History at Main & Jewett: The Chapins, The Jewetts, and the Willow Lawn Subdivision

By Steve Cichon

Willow Lawn is a short street with a long history.

Elam Jewett, Buffalo publisher. (Buffalo Stories archives)

Like the rest of the southern two-thirds of Parkside, the properties on Willow Lawn were once a part of newspaper publisher Elam Jewett’s Willow Lawn farm and estate, most of which was sold in part to the city for Delaware Park and in part to the Parkside Improvement Company (and others) for development into the Parkside neighborhood designed by Frederick Law Olmsted.

Elam Jewett died in 1887, but until his widow’s death in 1901, Mrs. Caroline Jewett retained the family home at the corner of Main and Jewett Parkway and parcel between School 54 and the parkway which bore the family name.

This ad appeared in the Buffalo Evening News in 1901.

Shortly after the death of Mrs. Elam Jewett, her home at the corner of Main Street and Jewett Parkway was put up for sale. It was rented out as a temporary residence during the Pan-American Exposition in 1901. William P. Northrup was Jewett’s nephew, and lived in another grand Parkside residence which is no longer standing– on the southwest corner of Jewett and Crescent, where Hillside Children’s Center now stands. (Buffalo Stories archives)

To take a step back, the history of Willow Lawn goes back another century or so to the earliest days of Buffalo, when the Parkside area– far outside the village and then city limits– was known as the Buffalo Plains.

The Willow Lawn Estate, as the house stood at Main & Jewett around 1905. Home to The Jewetts and The Chapins, it was celebrated as one of Buffalo’s most beautiful and palatial homes in the second half of the 19th Century. (Buffalo Stories archives)

Dr. Daniel Chapin was among the area’s most sought-after medical professionals when he moved to the rugged frontier that was Buffalo in 1807. He built a rustic log cabin on his 175-acre farm on the Buffalo Plains stretched from what is now Main Street west back through Delaware Park, The Buff State campus, and the Richardson Complex property.

Chapin traveled on foot between Buffalo and Niagara Falls, with little more than his dog, his gun, and the tools of his medical trade. He was a naturalist and insisted on keeping the natural plant life on his farm in as natural a state as possible. We have him to thank for the native beauty of the area of his land that is today Delaware Park.

During the War of 1812, part of the Chapin farm also acted as an encampment for soldiers who had come from the south to defend the nation’s border at Buffalo. Many of those men died of exposure and disease, and at least 300 of them remain interred in the part of Daniel Chapin’s backyard where he helped bury them– in the Mound in the Meadow underneath the Delaware Park golf course.

Chapin’s son was commander in the militia of Erie County during the War of 1812, and around 1820, Col. William W. Chapin built the family a larger log cabin much closer to what is today the corner of Main and Jewett.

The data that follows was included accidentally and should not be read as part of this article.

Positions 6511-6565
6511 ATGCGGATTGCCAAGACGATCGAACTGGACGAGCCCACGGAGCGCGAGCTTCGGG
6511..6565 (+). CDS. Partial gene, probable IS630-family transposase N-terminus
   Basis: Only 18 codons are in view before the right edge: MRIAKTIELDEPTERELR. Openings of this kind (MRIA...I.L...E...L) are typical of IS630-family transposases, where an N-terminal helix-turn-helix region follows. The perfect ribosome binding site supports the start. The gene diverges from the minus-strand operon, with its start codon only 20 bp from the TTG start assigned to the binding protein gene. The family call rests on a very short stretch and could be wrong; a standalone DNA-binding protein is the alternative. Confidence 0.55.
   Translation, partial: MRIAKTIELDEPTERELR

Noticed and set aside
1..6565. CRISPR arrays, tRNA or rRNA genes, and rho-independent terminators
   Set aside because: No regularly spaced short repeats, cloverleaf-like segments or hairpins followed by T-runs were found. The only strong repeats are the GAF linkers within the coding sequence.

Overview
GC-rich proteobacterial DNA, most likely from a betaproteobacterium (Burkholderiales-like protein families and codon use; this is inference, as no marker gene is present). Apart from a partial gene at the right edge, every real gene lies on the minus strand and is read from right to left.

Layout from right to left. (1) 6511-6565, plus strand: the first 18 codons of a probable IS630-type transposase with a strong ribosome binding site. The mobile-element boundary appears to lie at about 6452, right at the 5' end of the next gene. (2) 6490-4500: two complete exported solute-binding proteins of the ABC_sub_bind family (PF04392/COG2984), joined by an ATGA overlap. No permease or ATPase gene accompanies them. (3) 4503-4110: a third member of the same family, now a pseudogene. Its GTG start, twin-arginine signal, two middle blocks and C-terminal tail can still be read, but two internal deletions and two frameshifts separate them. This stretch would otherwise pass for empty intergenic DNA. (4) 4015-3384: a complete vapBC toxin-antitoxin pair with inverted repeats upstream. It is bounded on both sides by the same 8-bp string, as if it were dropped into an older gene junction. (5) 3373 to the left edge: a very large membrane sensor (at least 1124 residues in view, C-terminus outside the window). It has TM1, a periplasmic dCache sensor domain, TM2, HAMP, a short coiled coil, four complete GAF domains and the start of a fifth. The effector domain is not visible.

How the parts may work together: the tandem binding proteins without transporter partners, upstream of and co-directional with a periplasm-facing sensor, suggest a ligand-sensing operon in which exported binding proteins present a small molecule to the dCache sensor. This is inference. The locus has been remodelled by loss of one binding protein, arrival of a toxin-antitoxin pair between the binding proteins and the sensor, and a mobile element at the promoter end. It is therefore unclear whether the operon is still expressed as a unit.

Barton Atkins drew the Chapin log cabin from memory many years later. (Buffalo Stories archives)

Barton Atkins, a prolific writer who grew up in the Buffalo Plains, had great memories of playing with Col. Chapin’s son Harold on the property he remembered well during the 1820s and 1830s.

A primitive home of a pioneer farmer, a log dwelling, the yard dotted with trees indigenous to the soil, and enclosed with a rail fence. The barns, corn-cribs, sheds stored with farm implements all in plain view. Multitudes of domestic fowls, turkeys, geese, ducks, chickens. peacocks, and guinea hens, rambling about, the pastures alive with horses, cattle, swine, sheep, and goats; the whole presenting a scene decidedly rural.

-Barton Atkins, describing the scene at what is now Main & Jewett in the 1820s

Col. Chapin’s 1820 log cabin was expanded and encompassed by a home that was larger and more aesthetically pleasing as the years went by. the place became known as Willow Lawn, named after the many willows planted by Dr. Chapin on the property.

By the time Elam Jewett purchased the Willow Lawn estate in 1864, he was one of Buffalo’s leading citizens. The lifelong Republican and publisher of the Commercial Advertiser newspaper was close friends with Millard Fillmore.

Fillmore and Jewett traveled through Europe together in 1856, and it was likely in Europe that Jewett was introduced to “the love apple,” today known as tomatoes. The tomatoes Jewett grew at Willow Lawn were thought to be the first tomatoes grown in Buffalo.

In the run up to the Civil War, Jewett and the Commercial Advertiser took a hard line against slavery. This sentiment may have been overplayed in a grand-niece’s retelling of the Jewett story in the Courier-Express in 1941. Along side several other over-statements of fact, “a concealed subterranean room” at Jewett homestead is mentioned as a one-time stop on the Underground Railroad.

The first and only appearance of this story of Elam Jewett’s home being a stop on the Underground Railroad comes in the 1940s, making it seem that it’s likely apocryphal. (Buffalo Stories archives)